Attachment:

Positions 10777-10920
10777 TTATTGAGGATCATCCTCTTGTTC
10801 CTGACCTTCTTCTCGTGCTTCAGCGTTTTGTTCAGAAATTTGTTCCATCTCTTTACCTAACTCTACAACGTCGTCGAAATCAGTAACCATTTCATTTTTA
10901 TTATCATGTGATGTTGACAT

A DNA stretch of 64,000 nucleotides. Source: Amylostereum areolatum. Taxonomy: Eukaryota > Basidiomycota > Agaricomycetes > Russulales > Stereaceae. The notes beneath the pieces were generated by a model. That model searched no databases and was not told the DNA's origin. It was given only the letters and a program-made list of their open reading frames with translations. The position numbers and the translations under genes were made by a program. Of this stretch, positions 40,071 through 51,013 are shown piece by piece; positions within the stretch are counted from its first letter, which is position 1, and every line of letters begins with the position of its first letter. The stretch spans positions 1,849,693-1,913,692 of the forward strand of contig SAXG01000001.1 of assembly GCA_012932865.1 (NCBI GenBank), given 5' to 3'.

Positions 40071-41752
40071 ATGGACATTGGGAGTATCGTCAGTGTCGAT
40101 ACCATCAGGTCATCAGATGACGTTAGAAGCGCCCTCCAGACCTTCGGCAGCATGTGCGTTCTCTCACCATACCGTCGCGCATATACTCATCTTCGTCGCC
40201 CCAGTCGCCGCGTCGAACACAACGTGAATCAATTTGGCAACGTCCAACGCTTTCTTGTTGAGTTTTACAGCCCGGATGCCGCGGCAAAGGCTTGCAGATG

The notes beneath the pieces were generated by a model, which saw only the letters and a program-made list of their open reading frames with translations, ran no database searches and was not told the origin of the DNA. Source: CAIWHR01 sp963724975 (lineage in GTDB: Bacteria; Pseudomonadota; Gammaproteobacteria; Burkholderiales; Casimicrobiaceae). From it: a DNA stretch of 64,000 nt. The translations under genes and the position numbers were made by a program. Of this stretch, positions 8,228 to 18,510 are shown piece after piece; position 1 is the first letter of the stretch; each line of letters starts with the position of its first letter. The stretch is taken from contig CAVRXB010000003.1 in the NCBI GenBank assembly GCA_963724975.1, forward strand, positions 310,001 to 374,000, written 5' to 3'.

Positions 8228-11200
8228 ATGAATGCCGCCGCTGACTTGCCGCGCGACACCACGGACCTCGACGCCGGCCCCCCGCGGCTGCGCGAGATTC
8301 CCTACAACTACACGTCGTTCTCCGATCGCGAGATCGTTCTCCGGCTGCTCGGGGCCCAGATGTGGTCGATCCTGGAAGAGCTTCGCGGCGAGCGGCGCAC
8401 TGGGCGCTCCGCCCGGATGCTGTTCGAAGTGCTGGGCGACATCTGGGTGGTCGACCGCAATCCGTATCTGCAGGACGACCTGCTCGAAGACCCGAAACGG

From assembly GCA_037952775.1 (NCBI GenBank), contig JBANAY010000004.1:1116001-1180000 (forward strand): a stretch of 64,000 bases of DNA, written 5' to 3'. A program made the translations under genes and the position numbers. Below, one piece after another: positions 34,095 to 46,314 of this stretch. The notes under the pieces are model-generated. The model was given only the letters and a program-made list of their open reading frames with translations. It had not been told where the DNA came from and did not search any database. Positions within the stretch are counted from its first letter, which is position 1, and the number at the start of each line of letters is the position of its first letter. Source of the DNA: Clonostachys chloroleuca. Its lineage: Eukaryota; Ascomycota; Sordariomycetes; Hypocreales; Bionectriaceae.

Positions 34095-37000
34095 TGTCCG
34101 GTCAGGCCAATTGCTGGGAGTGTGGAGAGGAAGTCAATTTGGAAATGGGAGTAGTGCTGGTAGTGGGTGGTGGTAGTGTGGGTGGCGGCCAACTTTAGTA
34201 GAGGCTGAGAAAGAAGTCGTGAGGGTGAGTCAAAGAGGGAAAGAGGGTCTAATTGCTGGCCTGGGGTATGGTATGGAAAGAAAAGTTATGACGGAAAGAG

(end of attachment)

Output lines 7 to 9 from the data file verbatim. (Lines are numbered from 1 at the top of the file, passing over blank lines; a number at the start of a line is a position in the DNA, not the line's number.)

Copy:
40071 ATGGACATTGGGAGTATCGTCAGTGTCGAT
40101 ACCATCAGGTCATCAGATGACGTTAGAAGCGCCCTCCAGACCTTCGGCAGCATGTGCGTTCTCTCACCATACCGTCGCGCATATACTCATCTTCGTCGCC
40201 CCAGTCGCCGCGTCGAACACAACGTGAATCAATTTGGCAACGTCCAACGCTTTCTTGTTGAGTTTTACAGCCCGGATGCCGCGGCAAAGGCTTGCAGATG